Of the two simple plugins, the first takes as input a parametric curve
and draws an approximate Bézier curve. (Mathematically, a parametric
curve is of the form *f(t)=(x(t),y(t))* in Cartesian coordinates,
where *t* is the parameter.) The second plugin does the same for a
curve given in the polar form.

The central aim of the plugins is to achieve a reasonably good approximation by resorting to only a small number of control points. This is contrary to the naive idea of just inserting control points more densely on the curve in order to reach the desired accuracy.

To install the simple plugins, start by downloading the zip file. Unzip it. It contains three items, two files and one folder:

- file
*simple_parametric_curve.py* - file
*doc.pdf* - folder
*example_files*(containing subfolders*param*and*polar*)

The file *simple_parametric_curve.py* is the most
important. It creates the two simple plugins when you insert it in your
user folder for Gimp plugins, called *<something>/plug-ins*,
and restart Gimp. The second file, *doc.pdf*, is the documentation
(instructions), and you had better first at least have a look at it and
when you have time to read it more closely. The folder *example_files
*contains some example files. Namely, there are two ways to
feed inputs to the plugins: from the GUI, or from a user-written file, and
the example files are examples of the latter method.

When you have put the file *simple_parametric_curve.py*
in your *plug-ins* folder and restarted Gimp, the two plugins should
appear in Gimp's menu as

__Simple polar
curve__, except that instead of two functions **x(t)**and
**y(t)**, you need to
input one function **r(t)**.
### How to apply the plugins from the GUI

## Download

__Image >
Filters > Render > Parametric Curves > Simple parametric
curve__

and

__Image >
Filters > Render > Parametric Curves > Simple polar curve__

In the file *doc.pdf * you will find detailed instructions
about the usage of the plugins, but a brief overview is given here to
make the start easier.

We talk first of the plugin __Simple parametric curve__. There are
two ways to apply it:

- The plugin can be launched straight from its GUI in Gimp, which
offers a
*simple*set of settings to choose from and a*simple*way to input the parametric curve as a pair of functions**x(t)**and**y(t)**in Python syntax; see below for more details. - It is also possible to apply the plugin more efficiently by
launching it from the same GUI but telling it to read the inputs from
a file. This enables the user to work with more complicated parametric
curves. In principle, any continuous parametric curve, implemented in
Python, can be used. (But the plugin
*is*simple and may fail with some curves.) Furthermore, in this way the inputs become automatically saved.Such a file can be written from scratch, but you can start more easily by editing some of the example files. What the input file can or should contain, is explained in

*doc.pdf*, and there you can find also examples.

Never mind at start about the example files. You can get acquainted
with the plugins by trying what you can do with the GUI. At the location
at Gimp's menu mentioned above you find the two simple plugins. Choose
the first one, __Simple parametric curve__: Clicking its name you
open its GUI. If you then click the OK button at the lower edge, the
plugin should draw a half circle. (Not very remarkable: that's just what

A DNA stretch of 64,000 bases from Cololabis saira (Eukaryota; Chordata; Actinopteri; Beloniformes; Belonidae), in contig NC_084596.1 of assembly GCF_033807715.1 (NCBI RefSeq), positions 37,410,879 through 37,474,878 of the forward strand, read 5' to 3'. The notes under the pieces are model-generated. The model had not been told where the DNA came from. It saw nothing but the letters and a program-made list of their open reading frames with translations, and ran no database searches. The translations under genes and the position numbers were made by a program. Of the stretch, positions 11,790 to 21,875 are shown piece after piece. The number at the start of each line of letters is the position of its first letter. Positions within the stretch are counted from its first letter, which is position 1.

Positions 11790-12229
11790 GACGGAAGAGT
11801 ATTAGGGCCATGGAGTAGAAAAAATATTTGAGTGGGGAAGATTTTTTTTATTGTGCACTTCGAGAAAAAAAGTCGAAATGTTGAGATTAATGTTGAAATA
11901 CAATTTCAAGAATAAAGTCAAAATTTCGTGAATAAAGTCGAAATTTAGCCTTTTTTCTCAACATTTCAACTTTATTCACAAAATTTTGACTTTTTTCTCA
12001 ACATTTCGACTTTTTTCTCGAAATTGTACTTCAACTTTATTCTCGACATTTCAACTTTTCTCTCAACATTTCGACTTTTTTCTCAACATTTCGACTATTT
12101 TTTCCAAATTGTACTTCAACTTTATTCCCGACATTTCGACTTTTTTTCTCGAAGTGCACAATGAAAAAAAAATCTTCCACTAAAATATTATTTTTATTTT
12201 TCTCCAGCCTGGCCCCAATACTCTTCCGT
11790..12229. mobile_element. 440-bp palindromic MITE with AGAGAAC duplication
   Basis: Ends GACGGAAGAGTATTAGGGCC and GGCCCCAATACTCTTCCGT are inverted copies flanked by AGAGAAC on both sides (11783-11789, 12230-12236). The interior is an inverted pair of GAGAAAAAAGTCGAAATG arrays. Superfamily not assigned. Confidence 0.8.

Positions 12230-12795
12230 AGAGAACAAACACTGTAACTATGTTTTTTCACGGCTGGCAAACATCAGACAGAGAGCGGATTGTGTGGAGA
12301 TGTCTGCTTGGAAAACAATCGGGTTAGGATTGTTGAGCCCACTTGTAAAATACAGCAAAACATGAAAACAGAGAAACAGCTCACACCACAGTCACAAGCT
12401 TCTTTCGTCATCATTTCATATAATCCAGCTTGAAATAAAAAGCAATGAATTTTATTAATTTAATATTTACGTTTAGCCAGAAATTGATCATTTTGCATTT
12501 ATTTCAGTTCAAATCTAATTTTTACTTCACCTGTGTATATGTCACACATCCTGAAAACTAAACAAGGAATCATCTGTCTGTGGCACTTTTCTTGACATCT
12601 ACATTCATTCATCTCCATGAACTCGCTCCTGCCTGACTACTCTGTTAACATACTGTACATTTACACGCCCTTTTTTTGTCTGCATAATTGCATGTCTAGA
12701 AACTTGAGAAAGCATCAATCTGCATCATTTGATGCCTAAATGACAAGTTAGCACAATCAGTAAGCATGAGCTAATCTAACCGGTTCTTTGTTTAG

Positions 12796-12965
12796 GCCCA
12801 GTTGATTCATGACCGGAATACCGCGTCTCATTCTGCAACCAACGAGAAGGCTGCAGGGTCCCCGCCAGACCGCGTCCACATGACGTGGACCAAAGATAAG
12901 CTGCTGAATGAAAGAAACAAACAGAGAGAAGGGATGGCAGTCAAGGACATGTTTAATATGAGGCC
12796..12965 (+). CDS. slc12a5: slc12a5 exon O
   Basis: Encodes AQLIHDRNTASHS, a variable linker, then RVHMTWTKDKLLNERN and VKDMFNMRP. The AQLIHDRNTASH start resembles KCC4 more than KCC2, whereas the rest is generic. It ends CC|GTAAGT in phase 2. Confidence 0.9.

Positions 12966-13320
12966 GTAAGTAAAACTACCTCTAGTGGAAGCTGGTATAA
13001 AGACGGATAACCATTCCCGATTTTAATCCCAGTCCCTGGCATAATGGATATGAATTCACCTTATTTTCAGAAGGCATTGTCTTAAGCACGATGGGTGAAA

the built-in default inputs do.) Then go ahead and try to run the plugin
again, changing some of the settings to see what they do. Note that some
of the inputs, such as the starting value and ending value for the
parameter **t**, should be in Python
syntax: For example, the default value for the ending values is **"pi"** (that is 180 degrees
in radians), but if you wish to try 360 degrees, instead, you should
enter **"2*pi**"
(without the apostrophes!).

One entry asks to input a list of values of **t**,
but you had better ignore this until you have read from *doc.pdf*
what it means (but if you want to try, go ahead!). The same advice goes
for reading inputs from a file.

You will soon be wishing to draw some other curve. To this end you have
to input your curve as a parametric curve by typing a pair of functions
**x(t)**and **y(t)**
in Python syntax into the corresponding slots in the GUI. The standard
mathematical functions of Python are available.

For example, to draw the exponential function *y* = *e*^{
x}, you would write "t" in
the slot for the function **x(t)**,
and "exp(t)" in the slot for the function
**y(t)** (omitting the
apostrophes!). Then hit OK. If you are not satisfied with the result,
you can try setting the **starting ** and **ending** values for **t**
to "-2" and "2",
respectively, or whatever values you like. Make sure that **closed
**is set to "No".

Another example could be the *astroid*: The functions **x(t)**and
**y(t)** are "cos(t)**3"
and "sin(t)**3", respectively, and
the **starting**
and **ending**
values are "0" and "2*pi",
respectively. Click also the button for **closed**
to set it to "Yes"; the purpose is to
instruct Gimp to make the path closed.

More examples you can find in the file *doc.pdf* and in the
folder *example_files/param.*

Everything said above is true, with obvious modifications, for the
other plugin __Simple polar curve__. Open its GUI and try the
default curve there: just click OK. A logarithmic spiral arc will appear
on the screen. Experimenting further should now be easy if you just know
what a curve in a polar form means.

At this point it is probably__ __advisable to have a closer glance
at the file *doc.pdf*, and then you are ready to really try what
the plugins can and what they cannot do.